It may be detrimental to an expert witness's credibility if even the appearance of a lack of independence exists. In today's legal environment, discrediting an expert based on his or her relationship with counsel, the client or the judge is common. Let's examine how to identify an expert's independence.
There are many more purposes for which valuations are used. Each has its unique presumptions. It must be understood that there is no one value and that the same investment can have a different value to different people and for different reasons. Each valuator must analyze such differences, understand the presumptions inherent in the purpose for which the valuation is to be used, and select and implement a method to determine proper value for the purpose.
When a client voiced strong suspicions that her soon-to-be ex-husband was hiding assets, her attorney investigated the claim but found nothing amiss. However, he hired a forensic accounting expert to help ensure his client would receive an equitable share of the marital estate. The expert turned up a trunkload of hidden treasure - undeclared cash income and property "stashed" under the names of the husband's mother and siblings.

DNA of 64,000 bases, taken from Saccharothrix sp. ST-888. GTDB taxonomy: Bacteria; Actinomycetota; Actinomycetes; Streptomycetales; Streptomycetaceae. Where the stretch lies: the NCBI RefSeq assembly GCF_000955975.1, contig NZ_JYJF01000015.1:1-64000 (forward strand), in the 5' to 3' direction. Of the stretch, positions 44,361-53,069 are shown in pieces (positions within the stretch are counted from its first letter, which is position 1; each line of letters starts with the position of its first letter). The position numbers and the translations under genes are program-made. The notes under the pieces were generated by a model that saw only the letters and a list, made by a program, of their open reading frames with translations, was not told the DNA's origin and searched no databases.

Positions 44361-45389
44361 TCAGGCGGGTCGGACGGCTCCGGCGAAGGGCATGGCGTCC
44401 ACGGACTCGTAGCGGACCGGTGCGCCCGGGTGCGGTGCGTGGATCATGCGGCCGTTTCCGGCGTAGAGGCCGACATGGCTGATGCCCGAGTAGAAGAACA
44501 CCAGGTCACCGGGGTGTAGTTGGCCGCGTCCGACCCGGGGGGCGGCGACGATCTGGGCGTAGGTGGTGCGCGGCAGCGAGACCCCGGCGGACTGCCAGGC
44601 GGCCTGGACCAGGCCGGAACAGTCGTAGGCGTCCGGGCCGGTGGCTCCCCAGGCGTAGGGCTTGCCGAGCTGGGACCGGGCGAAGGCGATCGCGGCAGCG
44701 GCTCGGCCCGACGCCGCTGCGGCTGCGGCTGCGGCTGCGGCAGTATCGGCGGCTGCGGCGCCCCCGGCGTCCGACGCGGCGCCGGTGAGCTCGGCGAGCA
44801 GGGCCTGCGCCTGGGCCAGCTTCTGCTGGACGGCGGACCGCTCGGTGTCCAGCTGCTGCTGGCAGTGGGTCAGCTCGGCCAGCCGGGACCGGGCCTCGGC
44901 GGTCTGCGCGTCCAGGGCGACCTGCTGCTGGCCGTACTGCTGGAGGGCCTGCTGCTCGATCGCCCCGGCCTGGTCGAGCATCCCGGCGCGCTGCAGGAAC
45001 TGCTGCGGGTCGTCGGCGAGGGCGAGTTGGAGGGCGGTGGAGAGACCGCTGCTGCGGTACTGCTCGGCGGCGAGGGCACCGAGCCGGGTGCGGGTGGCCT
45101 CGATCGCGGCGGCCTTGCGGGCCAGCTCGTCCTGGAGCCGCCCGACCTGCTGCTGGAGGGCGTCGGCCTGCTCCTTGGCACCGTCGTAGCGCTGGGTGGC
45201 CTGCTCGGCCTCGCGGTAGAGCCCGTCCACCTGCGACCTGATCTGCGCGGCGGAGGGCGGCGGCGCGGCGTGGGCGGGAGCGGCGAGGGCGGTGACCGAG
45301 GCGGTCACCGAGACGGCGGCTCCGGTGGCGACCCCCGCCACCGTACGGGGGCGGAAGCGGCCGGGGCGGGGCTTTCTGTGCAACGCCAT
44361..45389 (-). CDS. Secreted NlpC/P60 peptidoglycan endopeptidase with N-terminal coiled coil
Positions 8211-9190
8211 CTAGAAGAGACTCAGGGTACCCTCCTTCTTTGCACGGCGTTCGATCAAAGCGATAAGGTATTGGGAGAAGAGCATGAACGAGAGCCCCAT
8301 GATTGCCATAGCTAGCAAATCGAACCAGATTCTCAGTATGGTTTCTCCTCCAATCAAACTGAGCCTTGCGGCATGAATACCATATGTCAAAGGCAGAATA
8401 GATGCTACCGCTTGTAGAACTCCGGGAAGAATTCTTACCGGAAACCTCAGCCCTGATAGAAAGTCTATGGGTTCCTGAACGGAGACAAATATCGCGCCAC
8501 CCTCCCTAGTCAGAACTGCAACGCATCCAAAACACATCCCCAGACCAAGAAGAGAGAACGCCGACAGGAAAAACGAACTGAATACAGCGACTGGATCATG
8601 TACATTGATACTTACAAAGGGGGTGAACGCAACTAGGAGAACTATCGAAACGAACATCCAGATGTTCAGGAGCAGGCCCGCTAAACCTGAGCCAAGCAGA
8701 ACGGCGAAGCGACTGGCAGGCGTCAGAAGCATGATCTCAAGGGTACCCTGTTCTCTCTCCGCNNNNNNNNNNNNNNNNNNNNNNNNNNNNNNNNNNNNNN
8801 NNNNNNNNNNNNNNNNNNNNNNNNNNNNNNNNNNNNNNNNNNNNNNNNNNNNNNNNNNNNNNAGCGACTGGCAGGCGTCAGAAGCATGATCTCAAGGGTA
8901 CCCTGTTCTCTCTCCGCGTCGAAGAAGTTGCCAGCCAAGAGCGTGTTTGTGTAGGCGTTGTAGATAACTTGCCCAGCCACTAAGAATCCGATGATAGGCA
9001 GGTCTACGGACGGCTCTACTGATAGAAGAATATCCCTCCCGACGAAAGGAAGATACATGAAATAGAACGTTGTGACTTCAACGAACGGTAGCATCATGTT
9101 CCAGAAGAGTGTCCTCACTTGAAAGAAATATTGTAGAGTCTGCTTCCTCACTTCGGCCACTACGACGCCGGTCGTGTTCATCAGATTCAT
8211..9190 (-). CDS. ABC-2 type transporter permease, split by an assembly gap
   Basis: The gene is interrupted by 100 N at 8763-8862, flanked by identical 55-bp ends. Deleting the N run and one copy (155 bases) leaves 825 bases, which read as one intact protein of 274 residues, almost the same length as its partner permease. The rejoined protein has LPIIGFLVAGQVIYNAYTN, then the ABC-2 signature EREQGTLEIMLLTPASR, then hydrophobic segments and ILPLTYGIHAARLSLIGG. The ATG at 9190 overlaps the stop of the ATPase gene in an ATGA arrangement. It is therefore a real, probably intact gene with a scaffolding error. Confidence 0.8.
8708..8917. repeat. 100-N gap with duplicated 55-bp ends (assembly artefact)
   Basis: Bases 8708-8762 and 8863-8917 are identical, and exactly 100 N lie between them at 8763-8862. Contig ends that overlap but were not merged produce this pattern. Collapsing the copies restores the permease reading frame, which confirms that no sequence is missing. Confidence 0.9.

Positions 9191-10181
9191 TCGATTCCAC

Goodwill can be a significant asset for a professional practice. It may include both "personal" goodwill that's attributable to individual owners and "business" goodwill that can be transferred to third parties. When accountants and other types of professionals divorce, the amount of goodwill to include in the marital estate can become contentious (and may vary depending on state law). If expert testimony on the issue is inadequate, a court might look elsewhere for help, as it did in a recent Texas divorce case, Hill v. Hill.